Fans are like samdhis, you have to respect them: Big B
Amitabh Bachchan, currently hosting a television show where he meets people who have done extraordinary things in life, says fans invest a lot of time and energy on a star and should, therefore, be respected.bollywood Updated: Nov 27, 2015 17:26 IST
While many actors like to stay within the human chains formed by their bouncers and security personnel, actor Amitabh Bachchan says he is not one of them. The 73-year-old adds that he has never felt apprehensive of his fans, in fact, it’s a priority for him. “The crowds made us. They shall one day, if it hasn’t happened already, break us as well. Our status is related to our audiences, they are our ‘extended families’ our ‘samdhis’, they need to be respected. Crowds can get overwhelmingly passionate in their expression of love, that needs to be taken with appropriate sentiment,” says Bachchan, who was recently in news for travelling in a local train in Mumbai.
The actor adds that he has never been scared of negative feedback as well, as this only gives room for improvement. “They could also be overwhelmingly abusive or in dislike. That too needs to be understood, it is their impression of what they think of you. They invest a lot of time, energy and money on you. They have every right to behave in the way they seem fit. Their negativity could be a challenge to improve and prove them wrong. Their positivity could be that much-needed adrenaline. Scared? Yes in another sense!! What will they think of your effort? What shall they think of your presence? Will they or will they not? For me, facing an audience is a moment of judgment. And one hopes that judgment day works out well in the end,” he says.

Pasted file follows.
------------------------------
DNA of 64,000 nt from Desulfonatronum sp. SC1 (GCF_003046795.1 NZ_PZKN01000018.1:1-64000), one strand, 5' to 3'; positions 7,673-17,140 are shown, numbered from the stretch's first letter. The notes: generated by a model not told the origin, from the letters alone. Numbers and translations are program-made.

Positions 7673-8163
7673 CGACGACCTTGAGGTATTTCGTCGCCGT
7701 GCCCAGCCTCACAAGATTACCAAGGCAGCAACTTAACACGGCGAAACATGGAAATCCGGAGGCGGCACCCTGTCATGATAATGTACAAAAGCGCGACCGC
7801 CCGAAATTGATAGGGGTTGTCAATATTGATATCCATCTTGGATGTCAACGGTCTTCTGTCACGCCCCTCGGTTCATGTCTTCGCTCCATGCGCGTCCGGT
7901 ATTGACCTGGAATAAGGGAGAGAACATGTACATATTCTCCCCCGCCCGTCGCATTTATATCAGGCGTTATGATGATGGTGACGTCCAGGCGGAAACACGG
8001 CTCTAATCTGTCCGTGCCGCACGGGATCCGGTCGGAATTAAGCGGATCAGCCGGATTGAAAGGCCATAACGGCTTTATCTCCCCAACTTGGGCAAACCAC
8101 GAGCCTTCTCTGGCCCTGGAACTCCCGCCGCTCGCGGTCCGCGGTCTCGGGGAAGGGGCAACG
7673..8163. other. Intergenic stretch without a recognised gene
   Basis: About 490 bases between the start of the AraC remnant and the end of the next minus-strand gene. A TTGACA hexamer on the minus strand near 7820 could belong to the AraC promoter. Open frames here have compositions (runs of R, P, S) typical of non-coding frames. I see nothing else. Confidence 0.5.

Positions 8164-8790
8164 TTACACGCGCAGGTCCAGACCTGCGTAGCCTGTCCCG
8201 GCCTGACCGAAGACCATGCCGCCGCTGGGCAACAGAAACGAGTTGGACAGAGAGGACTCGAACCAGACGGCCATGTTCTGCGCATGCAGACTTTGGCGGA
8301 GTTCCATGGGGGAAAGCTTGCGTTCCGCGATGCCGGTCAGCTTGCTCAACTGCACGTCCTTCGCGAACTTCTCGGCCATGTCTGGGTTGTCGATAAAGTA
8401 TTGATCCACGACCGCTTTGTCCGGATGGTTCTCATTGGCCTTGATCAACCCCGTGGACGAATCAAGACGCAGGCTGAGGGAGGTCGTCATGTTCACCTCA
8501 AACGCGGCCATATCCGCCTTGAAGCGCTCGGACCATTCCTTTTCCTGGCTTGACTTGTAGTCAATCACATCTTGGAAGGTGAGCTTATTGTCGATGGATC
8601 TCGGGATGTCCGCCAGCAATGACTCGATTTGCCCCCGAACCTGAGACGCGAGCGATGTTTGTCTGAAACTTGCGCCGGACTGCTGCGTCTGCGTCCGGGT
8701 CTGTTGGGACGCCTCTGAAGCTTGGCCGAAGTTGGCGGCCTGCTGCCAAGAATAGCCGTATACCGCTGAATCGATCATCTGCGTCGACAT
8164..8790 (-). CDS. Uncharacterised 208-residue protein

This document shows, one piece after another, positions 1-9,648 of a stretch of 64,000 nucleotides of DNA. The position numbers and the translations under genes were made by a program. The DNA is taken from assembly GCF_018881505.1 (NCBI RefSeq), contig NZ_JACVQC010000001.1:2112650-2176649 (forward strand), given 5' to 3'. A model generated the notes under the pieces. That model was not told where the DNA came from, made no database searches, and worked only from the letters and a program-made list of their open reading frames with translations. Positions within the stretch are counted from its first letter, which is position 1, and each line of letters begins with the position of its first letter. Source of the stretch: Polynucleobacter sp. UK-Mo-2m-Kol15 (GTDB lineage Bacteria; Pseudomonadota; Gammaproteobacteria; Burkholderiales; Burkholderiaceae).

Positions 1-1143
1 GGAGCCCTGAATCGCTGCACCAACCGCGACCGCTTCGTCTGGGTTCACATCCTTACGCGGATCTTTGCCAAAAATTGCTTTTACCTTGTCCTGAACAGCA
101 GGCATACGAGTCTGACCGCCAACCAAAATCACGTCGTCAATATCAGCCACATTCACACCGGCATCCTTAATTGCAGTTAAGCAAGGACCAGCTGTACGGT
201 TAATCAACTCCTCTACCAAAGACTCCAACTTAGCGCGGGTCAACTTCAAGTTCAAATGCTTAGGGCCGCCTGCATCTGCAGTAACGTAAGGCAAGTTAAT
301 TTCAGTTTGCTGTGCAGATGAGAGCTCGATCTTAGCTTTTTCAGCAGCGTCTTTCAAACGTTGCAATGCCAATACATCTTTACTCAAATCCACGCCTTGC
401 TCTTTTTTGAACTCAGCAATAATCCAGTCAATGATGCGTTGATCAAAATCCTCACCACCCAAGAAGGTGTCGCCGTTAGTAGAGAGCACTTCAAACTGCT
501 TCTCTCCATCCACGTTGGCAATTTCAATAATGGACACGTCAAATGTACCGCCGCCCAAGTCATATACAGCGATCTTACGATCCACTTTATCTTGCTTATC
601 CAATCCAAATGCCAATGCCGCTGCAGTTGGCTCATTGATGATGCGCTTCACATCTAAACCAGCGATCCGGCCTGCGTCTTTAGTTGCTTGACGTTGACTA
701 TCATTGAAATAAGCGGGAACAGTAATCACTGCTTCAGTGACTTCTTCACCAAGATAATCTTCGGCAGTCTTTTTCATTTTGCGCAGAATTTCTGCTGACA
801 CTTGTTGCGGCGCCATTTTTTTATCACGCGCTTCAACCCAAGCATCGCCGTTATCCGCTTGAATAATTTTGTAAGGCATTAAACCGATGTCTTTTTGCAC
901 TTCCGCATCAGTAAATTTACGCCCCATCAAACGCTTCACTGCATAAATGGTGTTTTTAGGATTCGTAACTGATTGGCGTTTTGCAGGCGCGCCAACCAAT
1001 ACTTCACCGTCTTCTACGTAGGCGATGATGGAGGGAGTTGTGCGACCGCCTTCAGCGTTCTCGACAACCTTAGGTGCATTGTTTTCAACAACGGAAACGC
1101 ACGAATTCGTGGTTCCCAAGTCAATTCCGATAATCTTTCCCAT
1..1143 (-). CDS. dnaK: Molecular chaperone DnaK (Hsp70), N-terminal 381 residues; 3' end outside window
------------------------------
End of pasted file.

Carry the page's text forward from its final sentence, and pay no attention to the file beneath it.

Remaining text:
Watch Big B board a local train in Mumbai in support of cancer patients:
Bachchan is also hosting a television show where he meets and interacts with people, who have done extraordinary things in life.
While he was nervous before the show started, ratings have made no difference to him. “I do not know what ‘ratings’ are and what they mean to a show. I just do my job to the best of my ability,” he says. “To cope with the amazing incidents and the individuals who narrate them. It leaves you gasping for some humaneness, some responsibility. Finding yourself so small and insignificant in the presence of such,” he adds.